In a state that 16.5 % of the country’s population calls home, which is infamous for its dysfunctional and/or broken systems, it is almost a joke that the statistics that currently seem to matter the most to the Chief Minister is that very questionable ‘ease of doing’ numbers game. Uttar Pradesh, he said, glowing with pride, to the interviewee in a recent TV interview for ET ahead of the much-touted U.P. Investors Summit in Lucknow, has moved up on that list from 17 to 7 – “a jump of 10 spots”, he emphasized, well-versed in the power of rhetoric that relies on repetition.
But there’s other data too, which does not find iteration often enough. Our profiled ration report reviews the situation across two districts of Bundelkhand, wherein official statistics for kachcha housing is as follows: Banda – 44.23 %, Mahoba – 62.22 %. Doing the Math for the number of people living in these homes – all of whom are presumably being turned away from ration shops and galla centres – is perhaps more the need of the hour, if we’re only talking numbers.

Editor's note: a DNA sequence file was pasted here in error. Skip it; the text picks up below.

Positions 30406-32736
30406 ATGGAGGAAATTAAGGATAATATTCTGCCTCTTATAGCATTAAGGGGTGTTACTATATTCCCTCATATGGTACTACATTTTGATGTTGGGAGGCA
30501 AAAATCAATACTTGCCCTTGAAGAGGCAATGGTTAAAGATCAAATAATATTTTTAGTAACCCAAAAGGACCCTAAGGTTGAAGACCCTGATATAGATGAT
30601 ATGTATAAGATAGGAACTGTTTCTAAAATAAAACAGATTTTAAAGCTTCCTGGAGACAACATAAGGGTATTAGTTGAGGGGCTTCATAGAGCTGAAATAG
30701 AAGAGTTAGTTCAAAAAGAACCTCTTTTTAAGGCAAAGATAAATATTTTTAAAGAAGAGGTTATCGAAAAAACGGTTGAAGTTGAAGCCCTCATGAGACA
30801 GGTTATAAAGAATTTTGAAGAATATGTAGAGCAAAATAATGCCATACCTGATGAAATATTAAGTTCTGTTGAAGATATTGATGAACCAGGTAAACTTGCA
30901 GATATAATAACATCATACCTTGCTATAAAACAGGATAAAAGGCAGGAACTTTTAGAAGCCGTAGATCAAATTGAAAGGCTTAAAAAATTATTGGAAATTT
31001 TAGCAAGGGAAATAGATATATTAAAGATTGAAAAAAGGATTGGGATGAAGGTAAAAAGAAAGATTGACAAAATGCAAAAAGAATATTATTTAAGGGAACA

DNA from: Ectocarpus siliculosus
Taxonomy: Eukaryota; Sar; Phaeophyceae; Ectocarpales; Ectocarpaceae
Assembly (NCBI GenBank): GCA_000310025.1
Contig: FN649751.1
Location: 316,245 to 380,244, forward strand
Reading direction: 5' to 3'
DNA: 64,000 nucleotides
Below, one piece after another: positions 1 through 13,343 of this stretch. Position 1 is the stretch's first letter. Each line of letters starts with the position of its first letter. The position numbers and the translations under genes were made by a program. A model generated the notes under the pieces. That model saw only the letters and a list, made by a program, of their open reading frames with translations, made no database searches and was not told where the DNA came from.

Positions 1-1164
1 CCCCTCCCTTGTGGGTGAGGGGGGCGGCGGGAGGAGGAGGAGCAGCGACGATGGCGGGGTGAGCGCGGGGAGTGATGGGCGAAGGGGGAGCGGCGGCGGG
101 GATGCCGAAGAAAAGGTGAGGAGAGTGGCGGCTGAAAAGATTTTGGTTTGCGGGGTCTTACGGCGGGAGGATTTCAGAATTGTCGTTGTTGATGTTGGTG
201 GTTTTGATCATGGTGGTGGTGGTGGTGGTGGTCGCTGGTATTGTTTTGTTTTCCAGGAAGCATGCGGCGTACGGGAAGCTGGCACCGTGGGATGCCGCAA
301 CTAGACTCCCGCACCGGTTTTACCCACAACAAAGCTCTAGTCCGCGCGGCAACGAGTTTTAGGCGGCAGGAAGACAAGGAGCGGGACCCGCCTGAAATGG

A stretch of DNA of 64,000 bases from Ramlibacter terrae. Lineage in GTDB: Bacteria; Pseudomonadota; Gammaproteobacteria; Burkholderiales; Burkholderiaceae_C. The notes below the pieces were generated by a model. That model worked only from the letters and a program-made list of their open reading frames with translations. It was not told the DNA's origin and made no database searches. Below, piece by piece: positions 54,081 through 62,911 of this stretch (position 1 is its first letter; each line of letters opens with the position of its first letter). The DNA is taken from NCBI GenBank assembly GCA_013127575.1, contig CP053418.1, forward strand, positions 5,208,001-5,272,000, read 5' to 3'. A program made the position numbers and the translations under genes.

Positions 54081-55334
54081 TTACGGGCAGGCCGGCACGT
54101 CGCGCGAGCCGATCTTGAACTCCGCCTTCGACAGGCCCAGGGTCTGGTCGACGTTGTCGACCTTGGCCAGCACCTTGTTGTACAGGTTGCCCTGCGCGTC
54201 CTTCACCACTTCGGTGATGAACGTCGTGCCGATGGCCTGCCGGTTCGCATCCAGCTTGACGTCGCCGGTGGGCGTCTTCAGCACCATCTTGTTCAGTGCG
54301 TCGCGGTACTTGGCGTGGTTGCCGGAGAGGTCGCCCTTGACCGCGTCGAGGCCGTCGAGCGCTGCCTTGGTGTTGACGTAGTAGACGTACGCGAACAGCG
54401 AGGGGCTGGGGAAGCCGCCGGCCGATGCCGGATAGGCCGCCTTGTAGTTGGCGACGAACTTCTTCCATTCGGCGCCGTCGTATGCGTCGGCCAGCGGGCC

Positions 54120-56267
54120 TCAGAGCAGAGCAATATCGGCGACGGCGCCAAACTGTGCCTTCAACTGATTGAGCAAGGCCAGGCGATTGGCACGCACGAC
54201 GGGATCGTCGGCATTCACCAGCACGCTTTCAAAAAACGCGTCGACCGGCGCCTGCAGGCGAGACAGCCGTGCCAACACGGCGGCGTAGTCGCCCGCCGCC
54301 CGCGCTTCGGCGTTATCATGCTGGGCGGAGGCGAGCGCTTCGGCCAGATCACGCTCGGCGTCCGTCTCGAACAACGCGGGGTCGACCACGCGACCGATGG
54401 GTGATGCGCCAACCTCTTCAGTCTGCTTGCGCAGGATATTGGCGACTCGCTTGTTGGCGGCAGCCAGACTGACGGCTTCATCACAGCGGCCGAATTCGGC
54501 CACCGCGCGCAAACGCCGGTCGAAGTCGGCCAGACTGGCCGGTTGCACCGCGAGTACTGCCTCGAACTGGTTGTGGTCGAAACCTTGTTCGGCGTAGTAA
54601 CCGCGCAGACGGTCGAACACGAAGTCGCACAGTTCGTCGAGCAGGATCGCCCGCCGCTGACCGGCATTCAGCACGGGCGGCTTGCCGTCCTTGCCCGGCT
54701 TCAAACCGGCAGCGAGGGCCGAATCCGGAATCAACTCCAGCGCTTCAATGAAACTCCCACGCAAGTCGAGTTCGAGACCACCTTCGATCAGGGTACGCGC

As Manish Dwivedi, of Ramnagar colony in Mahoba town, Mahoba district complains, “It’s been a year now, chakkar laga raha hoon. I’ve come here five times, I’ve filled the same form five times. Ho jayega, ho jayega (it’ll happen), is what they keep saying. But it just never happens.”
All the expressways and defence corridors of the world – meant to uplift the poorly developed Bundelkhand region – cannot replace this most pressing issue. Because, first and foremost – you gotta eat.
– Pooja Pande